For instance, Chocolates are one of the delicacies for humans but can be really dangerous for German Shepherd puppies. Chocolate contains Theobromine toxin, which is dangerous for the puppy’s health.

Avocado, one of the nutrients in fruit for humans, is another toxic food for German Shepherd puppies. It contains Persin, which causes serious gastrointestinal issues for the puppies.

Other foods that you need to avoid feeding your German Shepherd Puppy:

  • Raisin.
  • Fruit Pits.
  • Macadamia nuts.
  • Dairy products.
  • Grapes.
  • Onions.

Q4. Canned Vs. Dry Food For German Shepherd

While talking about How Much Should A German Shepherd Puppy Eat or what they should eat, talk about Canned food vs. dry food always comes up.

Just like how we are attracted towards junk food, German Shepherd puppies really love the sweet smell of Canned food. However, feeding your German Shepherd with excessive canned food can be harmful. Due to the excessive wet content, it can raise dental problems.

On the other hand, dry food has no such issues. In fact, it is better for digestion and has comparatively more protein than canned food.

Q5. What To Do If My Puppy Is Still Hungry?

You might get confused about how much should a German Shepherd puppy eat even after feeding them three times a day. In that case, you just need to increase the frequency of meals. Just ensure that you are decreasing the portion of the meal.

Feeding them frequently with a decreased portion ensures that German Shepherds’ digestion is functioning properly.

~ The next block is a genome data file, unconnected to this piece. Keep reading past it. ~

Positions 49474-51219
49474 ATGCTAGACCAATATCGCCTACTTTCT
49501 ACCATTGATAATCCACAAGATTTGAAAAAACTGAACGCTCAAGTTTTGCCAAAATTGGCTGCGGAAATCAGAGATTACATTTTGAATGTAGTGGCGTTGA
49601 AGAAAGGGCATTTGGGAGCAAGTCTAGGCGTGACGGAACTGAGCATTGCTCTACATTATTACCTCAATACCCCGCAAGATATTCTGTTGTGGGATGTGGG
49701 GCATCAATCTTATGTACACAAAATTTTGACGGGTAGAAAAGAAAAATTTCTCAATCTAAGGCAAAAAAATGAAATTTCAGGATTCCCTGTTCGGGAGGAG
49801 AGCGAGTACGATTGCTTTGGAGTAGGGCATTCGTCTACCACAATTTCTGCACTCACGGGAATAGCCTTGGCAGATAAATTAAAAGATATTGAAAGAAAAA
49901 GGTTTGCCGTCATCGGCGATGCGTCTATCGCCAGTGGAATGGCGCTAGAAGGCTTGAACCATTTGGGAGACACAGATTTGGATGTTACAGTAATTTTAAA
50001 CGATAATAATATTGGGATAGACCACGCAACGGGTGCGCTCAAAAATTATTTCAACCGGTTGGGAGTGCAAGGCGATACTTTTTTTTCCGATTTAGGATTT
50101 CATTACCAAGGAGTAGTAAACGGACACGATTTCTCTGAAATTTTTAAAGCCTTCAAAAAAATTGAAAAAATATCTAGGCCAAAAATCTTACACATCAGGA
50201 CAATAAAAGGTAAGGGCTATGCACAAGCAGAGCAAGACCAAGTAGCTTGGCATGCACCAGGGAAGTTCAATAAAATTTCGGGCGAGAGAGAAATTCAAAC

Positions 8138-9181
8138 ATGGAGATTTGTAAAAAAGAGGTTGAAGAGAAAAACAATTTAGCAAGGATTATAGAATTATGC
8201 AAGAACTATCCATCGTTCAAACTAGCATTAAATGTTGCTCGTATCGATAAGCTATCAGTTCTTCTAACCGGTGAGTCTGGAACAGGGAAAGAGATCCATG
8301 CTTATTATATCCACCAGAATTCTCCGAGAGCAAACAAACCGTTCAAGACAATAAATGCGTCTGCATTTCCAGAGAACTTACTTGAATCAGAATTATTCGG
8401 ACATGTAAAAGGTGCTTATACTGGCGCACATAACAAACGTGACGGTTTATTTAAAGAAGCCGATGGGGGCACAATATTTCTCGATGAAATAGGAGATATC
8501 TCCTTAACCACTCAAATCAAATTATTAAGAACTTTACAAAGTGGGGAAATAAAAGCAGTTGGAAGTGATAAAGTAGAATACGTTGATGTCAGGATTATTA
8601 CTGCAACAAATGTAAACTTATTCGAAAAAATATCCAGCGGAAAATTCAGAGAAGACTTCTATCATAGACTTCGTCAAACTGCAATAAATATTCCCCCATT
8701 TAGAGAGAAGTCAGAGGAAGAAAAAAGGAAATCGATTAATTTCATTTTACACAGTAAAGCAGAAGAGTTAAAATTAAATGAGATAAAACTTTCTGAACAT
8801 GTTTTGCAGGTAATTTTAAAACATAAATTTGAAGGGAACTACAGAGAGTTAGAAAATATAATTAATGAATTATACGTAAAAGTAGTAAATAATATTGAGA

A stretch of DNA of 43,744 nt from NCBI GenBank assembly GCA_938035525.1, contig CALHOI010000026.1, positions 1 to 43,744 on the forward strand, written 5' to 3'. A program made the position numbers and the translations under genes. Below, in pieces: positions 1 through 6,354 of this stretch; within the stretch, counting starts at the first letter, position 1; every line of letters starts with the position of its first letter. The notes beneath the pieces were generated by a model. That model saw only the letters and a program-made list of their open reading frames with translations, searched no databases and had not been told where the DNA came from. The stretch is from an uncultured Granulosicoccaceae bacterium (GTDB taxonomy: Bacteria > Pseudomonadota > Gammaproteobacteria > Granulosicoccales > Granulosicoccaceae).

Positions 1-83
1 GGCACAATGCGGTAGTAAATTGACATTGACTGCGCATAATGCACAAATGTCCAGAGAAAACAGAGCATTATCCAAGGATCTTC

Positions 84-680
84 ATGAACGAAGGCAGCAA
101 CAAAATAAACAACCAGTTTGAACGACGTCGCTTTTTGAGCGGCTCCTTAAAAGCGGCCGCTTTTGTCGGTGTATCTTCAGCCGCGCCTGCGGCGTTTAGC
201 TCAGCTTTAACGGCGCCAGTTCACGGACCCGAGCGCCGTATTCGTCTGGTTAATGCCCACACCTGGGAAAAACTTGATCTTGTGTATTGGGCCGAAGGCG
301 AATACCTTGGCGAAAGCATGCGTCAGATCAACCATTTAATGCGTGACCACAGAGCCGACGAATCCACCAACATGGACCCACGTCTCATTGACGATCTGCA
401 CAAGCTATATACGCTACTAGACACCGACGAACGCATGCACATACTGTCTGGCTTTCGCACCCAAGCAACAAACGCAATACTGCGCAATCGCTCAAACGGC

Final Thoughts

You can find a ton of German Shepherd Feeding guides online (Just like this one). Yes, every one of the guides holds merits, but those are created for a particular shape of German Shepherd.

Unfortunately, not all German Shepherd Puppies are made the same. They hold their differences. The differences are better known to their veterinarian. Hence, no matter how thorough research you do online, getting personalized recommendations from your veterinarian is worth your time.

Your veterinarians will understand your German Shepherd’s needs and will give you personalized solutions. It is most likely that you will get the option and suggestion to make small adjustments if needed.

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Sandip Sah
Sandip Sah is a content writer and a content editor for TechNetDeals.com & TechTrendsPro.com, who has set sail to venture all the writing industry secrets. His passion for technology and ambition to express his thoughts through words has been the driving force in his journey. He is also a valuable guest blogger for sites like TheLegalGuide, SmartBusinessDaily, TopPrefference, and EmblemWealth. Sandip specializes in writing warm, humorous, engaging, and SEO-friendly content.